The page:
Wednesday, 29 November 2017

The Temperance Movement - Plymouth Review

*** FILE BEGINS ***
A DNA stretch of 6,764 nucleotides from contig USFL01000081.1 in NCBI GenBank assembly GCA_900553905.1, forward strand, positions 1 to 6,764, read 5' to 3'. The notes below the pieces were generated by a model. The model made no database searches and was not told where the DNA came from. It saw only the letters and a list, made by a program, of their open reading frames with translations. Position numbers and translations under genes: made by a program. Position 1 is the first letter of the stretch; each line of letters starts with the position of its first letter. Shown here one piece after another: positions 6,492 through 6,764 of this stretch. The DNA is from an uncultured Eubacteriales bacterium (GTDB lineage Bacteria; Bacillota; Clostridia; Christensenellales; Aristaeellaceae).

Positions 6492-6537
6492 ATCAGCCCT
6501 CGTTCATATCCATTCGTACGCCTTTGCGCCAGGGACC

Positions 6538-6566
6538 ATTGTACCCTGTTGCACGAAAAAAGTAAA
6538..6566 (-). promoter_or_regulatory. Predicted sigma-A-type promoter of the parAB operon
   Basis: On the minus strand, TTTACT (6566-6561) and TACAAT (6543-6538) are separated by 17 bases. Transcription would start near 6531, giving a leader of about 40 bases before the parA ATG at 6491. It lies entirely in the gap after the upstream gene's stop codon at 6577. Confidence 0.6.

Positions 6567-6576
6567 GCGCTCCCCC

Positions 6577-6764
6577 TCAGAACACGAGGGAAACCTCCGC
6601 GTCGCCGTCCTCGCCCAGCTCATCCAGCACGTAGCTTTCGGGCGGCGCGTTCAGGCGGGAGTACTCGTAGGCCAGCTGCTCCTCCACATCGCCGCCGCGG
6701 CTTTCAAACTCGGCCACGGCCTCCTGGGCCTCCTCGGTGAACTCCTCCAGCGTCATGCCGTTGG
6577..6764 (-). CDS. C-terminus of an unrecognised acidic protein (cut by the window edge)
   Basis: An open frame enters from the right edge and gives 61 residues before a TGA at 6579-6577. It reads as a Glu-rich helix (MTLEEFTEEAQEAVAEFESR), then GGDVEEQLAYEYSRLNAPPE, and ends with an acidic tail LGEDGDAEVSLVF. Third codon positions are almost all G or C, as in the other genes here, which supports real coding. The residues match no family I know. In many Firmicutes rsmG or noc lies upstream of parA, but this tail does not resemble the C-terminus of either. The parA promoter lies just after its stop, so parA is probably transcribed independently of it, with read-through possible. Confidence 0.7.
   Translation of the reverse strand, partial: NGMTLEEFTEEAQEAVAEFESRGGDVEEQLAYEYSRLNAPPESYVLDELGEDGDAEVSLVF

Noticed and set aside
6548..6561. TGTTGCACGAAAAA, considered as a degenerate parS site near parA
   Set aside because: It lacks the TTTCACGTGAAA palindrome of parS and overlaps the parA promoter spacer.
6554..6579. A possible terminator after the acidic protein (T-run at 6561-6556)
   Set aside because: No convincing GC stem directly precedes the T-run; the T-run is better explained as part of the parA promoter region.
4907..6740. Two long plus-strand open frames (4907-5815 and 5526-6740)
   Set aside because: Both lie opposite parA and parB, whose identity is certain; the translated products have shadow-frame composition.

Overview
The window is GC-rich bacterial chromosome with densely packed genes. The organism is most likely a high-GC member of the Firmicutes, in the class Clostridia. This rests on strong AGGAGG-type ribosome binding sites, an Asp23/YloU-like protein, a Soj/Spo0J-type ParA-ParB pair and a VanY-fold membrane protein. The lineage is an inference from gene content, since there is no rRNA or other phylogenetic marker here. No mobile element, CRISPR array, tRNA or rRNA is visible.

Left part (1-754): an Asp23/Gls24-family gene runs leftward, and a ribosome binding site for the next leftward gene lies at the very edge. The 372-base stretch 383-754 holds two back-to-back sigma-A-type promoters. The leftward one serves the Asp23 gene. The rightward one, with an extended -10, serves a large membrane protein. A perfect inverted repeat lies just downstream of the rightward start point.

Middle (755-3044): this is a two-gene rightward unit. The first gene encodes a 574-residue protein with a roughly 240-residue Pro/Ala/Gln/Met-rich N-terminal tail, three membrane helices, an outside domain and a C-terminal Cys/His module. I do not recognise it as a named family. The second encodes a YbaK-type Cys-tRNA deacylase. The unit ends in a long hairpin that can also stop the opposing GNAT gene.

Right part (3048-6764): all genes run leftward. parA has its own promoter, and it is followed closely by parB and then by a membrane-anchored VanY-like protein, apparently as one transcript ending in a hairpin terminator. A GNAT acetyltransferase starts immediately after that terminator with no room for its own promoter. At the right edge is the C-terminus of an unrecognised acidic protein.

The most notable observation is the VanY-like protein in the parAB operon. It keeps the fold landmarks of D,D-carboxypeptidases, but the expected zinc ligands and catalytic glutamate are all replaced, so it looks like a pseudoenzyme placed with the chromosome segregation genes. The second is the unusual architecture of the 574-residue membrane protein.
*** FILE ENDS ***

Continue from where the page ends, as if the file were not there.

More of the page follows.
Blues rock revivalists The Temperance Movement have been making a name for themselves since forming back in 2011. With influences ranging from classic bands like The Rolling Stones and The Black Crowes, as well as more contemporary acts like The White Stripes, the band's high energy brand of blues rock is easy to enjoy and their reputation as a live band is where they have really made their fans. I first came into contact with the band at the Cambridge Rock Festival in 2013, a month before the release of their self-titled debut album. Despite getting and enjoying the Pride EP in preparation for their festival appearance, it was their show to a packed out Main Stage marquee on that day that really convinced me that this was a band that was going to go places. The release of their album was successful for the band, and their star has been on the gradual rise ever since helped by plentiful touring. Despite a few opportunities to see the band in the UK since that appearance at the CRF, the band's tours have never matched up with my availability. They always seem to come around at busy times when lots of other bands are touring and I already have a lot in the diary. This changed this year however when the band announced an extensive UK tour of smaller venues than they would typically play to allow them to road test some new material for their upcoming third album. A show at the underused Hub in Plymouth was announced, so tickets were bought for this immediately. Sadly however, when the day finally came around, the band were forced to cancel due to an illness affecting frontman Phil Campbell. This was, of course, very disappointing but it only took the band and venue a couple of days to announce a replacement date. This was yesterday, just short of two weeks after the original date, which meant that there was not long to wait. The original date was sold out, but some tickets were returned by those who could not make the rescheduled date. I am assuming then that the second date did not end up selling out, despite some probable take-up on the door, but despite this there was still a large crowd in The Hub throughout the evening.